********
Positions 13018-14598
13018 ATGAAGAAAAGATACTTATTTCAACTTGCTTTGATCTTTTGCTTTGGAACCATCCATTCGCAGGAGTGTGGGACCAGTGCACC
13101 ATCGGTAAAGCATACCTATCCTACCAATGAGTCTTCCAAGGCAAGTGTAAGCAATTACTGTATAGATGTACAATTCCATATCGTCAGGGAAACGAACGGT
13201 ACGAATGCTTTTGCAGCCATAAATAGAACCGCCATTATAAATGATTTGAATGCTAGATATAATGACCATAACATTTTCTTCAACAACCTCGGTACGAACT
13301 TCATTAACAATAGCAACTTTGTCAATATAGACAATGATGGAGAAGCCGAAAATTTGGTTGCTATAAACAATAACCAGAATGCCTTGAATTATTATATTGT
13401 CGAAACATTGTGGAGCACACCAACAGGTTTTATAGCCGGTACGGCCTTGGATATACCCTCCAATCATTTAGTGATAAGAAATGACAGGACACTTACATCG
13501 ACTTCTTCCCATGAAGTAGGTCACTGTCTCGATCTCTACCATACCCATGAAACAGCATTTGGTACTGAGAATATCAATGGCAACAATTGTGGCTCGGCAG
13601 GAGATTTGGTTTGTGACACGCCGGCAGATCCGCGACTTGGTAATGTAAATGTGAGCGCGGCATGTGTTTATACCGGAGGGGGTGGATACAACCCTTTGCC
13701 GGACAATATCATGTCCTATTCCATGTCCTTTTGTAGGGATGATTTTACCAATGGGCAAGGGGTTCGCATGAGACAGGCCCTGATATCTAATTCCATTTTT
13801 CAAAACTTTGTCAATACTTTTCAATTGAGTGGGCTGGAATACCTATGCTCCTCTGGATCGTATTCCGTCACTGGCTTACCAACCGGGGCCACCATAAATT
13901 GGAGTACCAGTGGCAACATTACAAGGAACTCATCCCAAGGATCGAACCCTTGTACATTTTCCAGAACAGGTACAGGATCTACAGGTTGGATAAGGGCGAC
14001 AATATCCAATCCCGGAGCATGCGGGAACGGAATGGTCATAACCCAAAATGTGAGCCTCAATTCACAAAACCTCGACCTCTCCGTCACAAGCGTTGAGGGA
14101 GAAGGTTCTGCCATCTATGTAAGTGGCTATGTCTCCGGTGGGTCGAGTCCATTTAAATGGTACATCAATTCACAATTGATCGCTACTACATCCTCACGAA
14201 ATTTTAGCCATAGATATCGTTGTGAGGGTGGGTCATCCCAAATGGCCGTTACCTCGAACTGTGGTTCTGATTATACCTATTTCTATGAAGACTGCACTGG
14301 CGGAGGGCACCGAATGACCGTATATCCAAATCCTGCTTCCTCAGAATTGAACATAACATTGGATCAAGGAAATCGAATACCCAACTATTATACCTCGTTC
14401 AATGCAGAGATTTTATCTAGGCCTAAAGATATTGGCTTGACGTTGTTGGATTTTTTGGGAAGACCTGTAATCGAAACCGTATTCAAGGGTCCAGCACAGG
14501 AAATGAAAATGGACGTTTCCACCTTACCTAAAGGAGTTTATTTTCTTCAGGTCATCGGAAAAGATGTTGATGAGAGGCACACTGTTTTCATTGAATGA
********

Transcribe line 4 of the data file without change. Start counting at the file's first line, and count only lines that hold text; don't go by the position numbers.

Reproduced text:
13201 ACGAATGCTTTTGCAGCCATAAATAGAACCGCCATTATAAATGATTTGAATGCTAGATATAATGACCATAACATTTTCTTCAACAACCTCGGTACGAACT